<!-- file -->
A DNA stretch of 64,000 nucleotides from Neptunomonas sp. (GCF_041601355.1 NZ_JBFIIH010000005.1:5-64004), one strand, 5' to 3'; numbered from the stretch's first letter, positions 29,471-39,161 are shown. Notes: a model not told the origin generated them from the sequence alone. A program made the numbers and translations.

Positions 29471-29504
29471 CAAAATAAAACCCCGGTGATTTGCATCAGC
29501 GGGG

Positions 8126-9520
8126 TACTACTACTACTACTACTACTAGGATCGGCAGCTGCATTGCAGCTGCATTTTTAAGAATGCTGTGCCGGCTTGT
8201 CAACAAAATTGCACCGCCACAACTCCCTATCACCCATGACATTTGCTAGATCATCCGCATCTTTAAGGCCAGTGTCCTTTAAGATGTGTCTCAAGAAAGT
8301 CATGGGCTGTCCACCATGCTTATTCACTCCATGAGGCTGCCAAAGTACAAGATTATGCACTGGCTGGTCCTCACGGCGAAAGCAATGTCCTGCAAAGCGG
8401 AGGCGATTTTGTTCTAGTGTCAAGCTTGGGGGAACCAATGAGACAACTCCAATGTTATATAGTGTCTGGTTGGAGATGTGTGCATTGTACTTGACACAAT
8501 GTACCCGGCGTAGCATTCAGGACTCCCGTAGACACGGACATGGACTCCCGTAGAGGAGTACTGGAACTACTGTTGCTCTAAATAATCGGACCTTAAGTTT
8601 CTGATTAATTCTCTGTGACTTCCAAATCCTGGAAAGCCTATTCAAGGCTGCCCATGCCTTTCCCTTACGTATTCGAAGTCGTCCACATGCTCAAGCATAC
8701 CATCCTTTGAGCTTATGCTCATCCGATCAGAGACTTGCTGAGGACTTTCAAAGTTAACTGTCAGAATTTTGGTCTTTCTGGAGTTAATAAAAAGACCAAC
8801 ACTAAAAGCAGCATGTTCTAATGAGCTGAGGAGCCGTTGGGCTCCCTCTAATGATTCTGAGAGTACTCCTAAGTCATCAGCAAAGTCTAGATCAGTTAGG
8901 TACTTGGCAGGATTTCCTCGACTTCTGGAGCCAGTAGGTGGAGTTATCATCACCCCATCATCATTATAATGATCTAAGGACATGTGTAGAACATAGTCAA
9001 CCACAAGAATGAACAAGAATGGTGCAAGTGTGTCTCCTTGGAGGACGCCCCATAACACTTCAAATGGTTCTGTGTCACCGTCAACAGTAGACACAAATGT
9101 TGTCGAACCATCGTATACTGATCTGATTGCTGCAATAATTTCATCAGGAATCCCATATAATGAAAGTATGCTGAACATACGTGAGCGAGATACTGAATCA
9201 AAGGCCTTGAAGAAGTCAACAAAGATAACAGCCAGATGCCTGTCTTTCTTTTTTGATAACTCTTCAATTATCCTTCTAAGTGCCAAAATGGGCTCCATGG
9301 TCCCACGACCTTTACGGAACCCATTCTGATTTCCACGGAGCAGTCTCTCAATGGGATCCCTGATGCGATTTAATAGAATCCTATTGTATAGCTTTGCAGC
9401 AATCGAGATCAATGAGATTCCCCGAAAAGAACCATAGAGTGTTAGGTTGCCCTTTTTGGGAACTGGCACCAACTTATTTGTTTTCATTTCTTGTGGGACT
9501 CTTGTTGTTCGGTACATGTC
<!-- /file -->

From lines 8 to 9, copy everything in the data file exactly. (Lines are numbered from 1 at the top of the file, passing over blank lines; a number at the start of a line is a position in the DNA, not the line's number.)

8301 CATGGGCTGTCCACCATGCTTATTCACTCCATGAGGCTGCCAAAGTACAAGATTATGCACTGGCTGGTCCTCACGGCGAAAGCAATGTCCTGCAAAGCGG
8401 AGGCGATTTTGTTCTAGTGTCAAGCTTGGGGGAACCAATGAGACAACTCCAATGTTATATAGTGTCTGGTTGGAGATGTGTGCATTGTACTTGACACAAT